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RESOURCES: Chapter Leadership
By becoming a Psi Chi member, you have already proven your academic ability in the field of psychology. To add an element of leadership to your educational experience, you are now encouraged to serve as an officer at your local chapter. Holding any officer position in your chapter provides real-world, hands-on opportunities to lead fellow psychology members in bettering themselves and their community.

Officers in Psi Chi
• organize events,
• manage people,
• participate in service projects,
• develop leadership skills, and
• may apply for specific awards.

Just imagine how becoming an officer could assist you in building your resumé while you are still in school. Future employers love to see individuals who show sound leadership skills and have dedicated themselves to a worthwhile cause. Becoming an officer will also help you to develop into a strong individual with the ability to inspire others through confidence, integrity, and communication skills that you can be proud of.

Would You Like to Learn More About Becoming an Officer?

Before contacting your current chapter officers or faculty advisor, you can view a concise list of Officer Roles to see which position you might be best suited to fulfill. As Psi Chi President Maria Lavooy (2013–14) says, “Leadership has many faces. What leadership style will you employ to create a positive and lasting impression for your chapter?”

Related Psi Chi Articles

Psi Chi Officers Can Develop the Skills Employers Seek
Dava Stewart

Producing Tomorrow’s Leaders—In Psychology and Everything Else
Robert J. Sternberg, PhD (Yale University, CT)

Building a Strong Officer Team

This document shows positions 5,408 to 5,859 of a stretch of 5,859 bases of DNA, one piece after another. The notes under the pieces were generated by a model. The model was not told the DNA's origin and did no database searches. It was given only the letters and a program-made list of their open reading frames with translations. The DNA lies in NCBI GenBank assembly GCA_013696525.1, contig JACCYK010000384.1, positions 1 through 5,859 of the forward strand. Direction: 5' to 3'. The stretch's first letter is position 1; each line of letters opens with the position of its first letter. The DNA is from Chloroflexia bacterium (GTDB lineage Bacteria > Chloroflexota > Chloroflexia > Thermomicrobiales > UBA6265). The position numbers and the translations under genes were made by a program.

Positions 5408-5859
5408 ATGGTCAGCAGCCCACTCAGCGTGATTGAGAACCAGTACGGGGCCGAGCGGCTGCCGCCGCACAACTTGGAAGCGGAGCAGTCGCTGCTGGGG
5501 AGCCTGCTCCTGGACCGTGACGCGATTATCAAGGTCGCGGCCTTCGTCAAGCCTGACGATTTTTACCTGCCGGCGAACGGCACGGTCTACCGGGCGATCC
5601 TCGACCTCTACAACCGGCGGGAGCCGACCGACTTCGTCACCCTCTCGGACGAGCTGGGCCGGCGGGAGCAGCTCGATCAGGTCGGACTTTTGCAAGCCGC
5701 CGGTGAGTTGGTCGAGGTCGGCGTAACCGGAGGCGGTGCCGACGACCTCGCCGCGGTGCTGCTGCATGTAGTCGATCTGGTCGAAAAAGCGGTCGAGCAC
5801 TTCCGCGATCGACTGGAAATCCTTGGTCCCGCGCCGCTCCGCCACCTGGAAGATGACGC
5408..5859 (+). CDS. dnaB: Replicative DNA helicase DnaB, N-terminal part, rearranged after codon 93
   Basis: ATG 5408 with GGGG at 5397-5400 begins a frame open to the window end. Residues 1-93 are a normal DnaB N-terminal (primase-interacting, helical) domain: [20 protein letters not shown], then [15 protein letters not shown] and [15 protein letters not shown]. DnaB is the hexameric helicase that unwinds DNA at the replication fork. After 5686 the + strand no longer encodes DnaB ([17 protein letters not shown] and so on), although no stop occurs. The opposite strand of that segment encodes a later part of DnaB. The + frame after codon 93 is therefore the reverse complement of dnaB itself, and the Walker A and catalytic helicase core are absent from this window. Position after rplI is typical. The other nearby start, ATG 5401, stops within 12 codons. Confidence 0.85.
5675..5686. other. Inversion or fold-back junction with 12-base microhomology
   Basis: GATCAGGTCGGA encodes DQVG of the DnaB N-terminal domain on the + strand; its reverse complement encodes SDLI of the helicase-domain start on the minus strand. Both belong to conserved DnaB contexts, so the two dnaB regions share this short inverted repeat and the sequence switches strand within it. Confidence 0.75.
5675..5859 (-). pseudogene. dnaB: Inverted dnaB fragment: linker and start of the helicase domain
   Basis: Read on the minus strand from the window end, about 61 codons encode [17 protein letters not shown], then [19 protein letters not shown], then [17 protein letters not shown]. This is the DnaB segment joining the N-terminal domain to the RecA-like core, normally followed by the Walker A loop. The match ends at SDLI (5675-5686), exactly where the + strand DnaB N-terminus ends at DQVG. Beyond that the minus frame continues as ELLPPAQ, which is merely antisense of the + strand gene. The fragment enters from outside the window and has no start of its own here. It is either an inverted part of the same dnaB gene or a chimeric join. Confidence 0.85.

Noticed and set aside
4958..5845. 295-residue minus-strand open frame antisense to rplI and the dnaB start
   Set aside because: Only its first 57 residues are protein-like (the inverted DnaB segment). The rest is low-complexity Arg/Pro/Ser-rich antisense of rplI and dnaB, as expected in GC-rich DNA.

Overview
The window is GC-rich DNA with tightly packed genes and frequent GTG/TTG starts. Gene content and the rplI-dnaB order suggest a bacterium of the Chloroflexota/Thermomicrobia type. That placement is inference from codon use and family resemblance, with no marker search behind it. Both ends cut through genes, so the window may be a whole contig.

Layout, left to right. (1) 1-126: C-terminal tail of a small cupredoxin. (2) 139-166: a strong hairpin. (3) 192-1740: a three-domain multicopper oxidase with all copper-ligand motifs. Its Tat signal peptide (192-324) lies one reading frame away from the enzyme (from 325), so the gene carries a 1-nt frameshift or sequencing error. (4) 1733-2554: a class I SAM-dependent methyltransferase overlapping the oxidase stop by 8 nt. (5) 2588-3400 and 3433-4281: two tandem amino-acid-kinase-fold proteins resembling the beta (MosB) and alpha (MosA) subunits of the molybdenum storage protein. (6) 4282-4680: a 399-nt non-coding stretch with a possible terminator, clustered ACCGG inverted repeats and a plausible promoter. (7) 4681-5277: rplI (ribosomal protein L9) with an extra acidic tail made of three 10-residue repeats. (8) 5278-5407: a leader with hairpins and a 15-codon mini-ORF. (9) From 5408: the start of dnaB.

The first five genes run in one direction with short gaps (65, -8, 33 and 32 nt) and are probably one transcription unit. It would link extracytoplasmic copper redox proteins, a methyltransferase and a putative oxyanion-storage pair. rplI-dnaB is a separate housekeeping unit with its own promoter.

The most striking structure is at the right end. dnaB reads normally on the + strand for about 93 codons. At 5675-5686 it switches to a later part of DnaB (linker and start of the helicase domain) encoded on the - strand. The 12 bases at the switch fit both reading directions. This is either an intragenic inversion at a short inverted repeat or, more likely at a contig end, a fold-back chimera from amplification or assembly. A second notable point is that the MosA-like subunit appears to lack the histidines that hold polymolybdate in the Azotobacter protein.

Susan Becker, PhD (Psi Chi Rocky Mountain Regional Vice-President, 201115;
Mesa State College, CO)

What Role Will You Play?
Maria Lavooy, PhD (Psi Chi Past-President 2013–14; Florida Institute of Technology)

How to Revitalize (or Energize) a Psi Chi Chapter 
Laura Flores Shaw (University of Massachusetts–Boston)

Visit Psi Chi's online Publication Search for additional "Leadership" articles.




What does being a leader mean for you?

Florence L. Denmark, PhD
Psi Chi President, 1978–80

“Psi Chi members and leaders in the past not only coped with change, but they helped to direct it as you will do. Because of your aspiration and achievement of excellence, you are encouraging and stimulating others to reach beyond mediocrity, which in turn leads to change in the way people behave and feel about themselves and others. Your challenge today is to build on this legacy and to expand your influence in advancing change for the betterment of people around the world.”

Kay Wilson Leadership
Award Winner Essays

Judah Butler
Central Connecticut State University
Edward Bartels
University of North Carolina at Chapel Hill
Samantha Patterson
Belmont University, TN









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